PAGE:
Background: Intravenous rituximab is the standard of care in B-cell non-Hodgkin lymphoma, and is administered over 1·5-6 h. A subcutaneous formulation could reduce patients' treatment burden and improve resource utilisation in health care. We aimed to show the pharmacokinetic non-inferiority of subcutaneous rituximab to intravenous rituximab in follicular lymphoma and to provide efficacy and safety data.
Methods: SABRINA is a two-stage, randomised, open-label phase 3 study at 113 centres in 30 countries. Eligible patients were aged 18 years or older and had histologically confirmed, previously untreated, CD20-positive grade 1, 2, or 3a follicular lymphoma; Eastern Co-operative Oncology Group performance statuses of 0-2; bidimensionally measurable disease (by CT or MRI); life expectancy of 6 months or more; adequate haematological function for 28 days or more; and one or more symptoms requiring treatment according to the Groupe d'Etudes des Lymphomes Folliculaires criteria. Patients were randomly assigned (1:1) by investigators or members of the research team via a dynamic randomisation algorithm to 375 mg/m2 intravenous rituximab or 1400 mg subcutaneous rituximab, plus chemotherapy (six-to-eight cycles of cyclophosphamide, doxorubicin, vincristine, and prednisone [CHOP] or eight cycles of cyclophosphamide, vincristine, and prednisone [CVP]), every 3 weeks during induction, then rituximab maintenance every 8 weeks. Randomisation was stratified by selected chemotherapy, Follicular Lymphoma International Prognostic Index, and region. The primary endpoint for stage 2 was overall response (ie, confirmed complete response, unconfirmed complete response, and partial response) at the end of induction. Efficacy analyses were done in the intention-to-treat population. Pooled data from stages 1 and 2 are reported on the basis of the clinical cutoff date of the last patient completing the maintenance phase of the study. This trial is registered with ClinicalTrials.gov, number NCT01200758; new patients are no longer being recruited, but some patients are still being followed up.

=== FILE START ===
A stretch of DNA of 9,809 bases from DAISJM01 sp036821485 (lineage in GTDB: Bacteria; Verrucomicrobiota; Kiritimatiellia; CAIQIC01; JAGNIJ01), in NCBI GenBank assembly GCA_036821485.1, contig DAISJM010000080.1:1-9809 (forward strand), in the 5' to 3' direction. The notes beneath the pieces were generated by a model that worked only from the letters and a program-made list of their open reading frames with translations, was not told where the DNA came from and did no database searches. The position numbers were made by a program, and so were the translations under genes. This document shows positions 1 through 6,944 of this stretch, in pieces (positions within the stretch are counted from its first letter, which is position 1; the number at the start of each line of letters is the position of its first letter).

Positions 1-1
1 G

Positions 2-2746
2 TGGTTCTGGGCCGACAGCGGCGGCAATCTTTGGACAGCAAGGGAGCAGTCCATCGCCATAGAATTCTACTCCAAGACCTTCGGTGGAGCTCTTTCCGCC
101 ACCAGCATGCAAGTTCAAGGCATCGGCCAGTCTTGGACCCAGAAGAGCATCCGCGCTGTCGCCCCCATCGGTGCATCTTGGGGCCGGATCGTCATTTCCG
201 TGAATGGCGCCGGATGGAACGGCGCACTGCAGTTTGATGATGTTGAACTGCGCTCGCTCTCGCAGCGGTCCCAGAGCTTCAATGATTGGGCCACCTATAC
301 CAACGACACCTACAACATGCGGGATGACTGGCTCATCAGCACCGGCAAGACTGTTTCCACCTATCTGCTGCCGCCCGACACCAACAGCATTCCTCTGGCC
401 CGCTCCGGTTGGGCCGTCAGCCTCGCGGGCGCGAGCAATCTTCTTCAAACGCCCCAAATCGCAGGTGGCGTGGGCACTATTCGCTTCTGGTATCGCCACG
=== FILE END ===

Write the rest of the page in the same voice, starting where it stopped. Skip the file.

Findings: Between Feb 15, 2011, and May 15, 2013, 410 patients were randomly assigned, 205 to intravenous rituximab and 205 to subcutaneous rituximab. Investigator-assessed overall response at the end of induction was 84·9% (95% CI 79·2-89·5) in the intravenous group and 84·4% (78·7-89·1) in the subcutaneous group. The frequency of adverse events was similar in both groups (199 [95%] of 210 in the intravenous group vs 189 [96%] of 197 in the subcutaneous group); the frequency of adverse events of grade 3 or higher was also similar (116 [55%] vs 111 [56%]). The most common grade 3 or higher adverse event was neutropenia, which occurred in 44 patients (21%) in the intravenous group and 52 (26%) in the subcutaneous group. Serious adverse events occurred in 72 patients (34%) in the intravenous group and 73 (37%) in the subcutaneous group. Administration-related reactions occurred in 73 patients (35%) in the intravenous group and 95 (48%) patients in the subcutaneous group (mainly grade 1 or 2 local injection-site reactions).
Interpretation: Intravenous and subcutaneous rituximab had similar efficacy and safety profiles, and no new safety concerns were noted. Subcutaneous administration does not compromise the anti-lymphoma activity of rituximab when given with chemotherapy.
Funding: F Hoffmann-La Roche.
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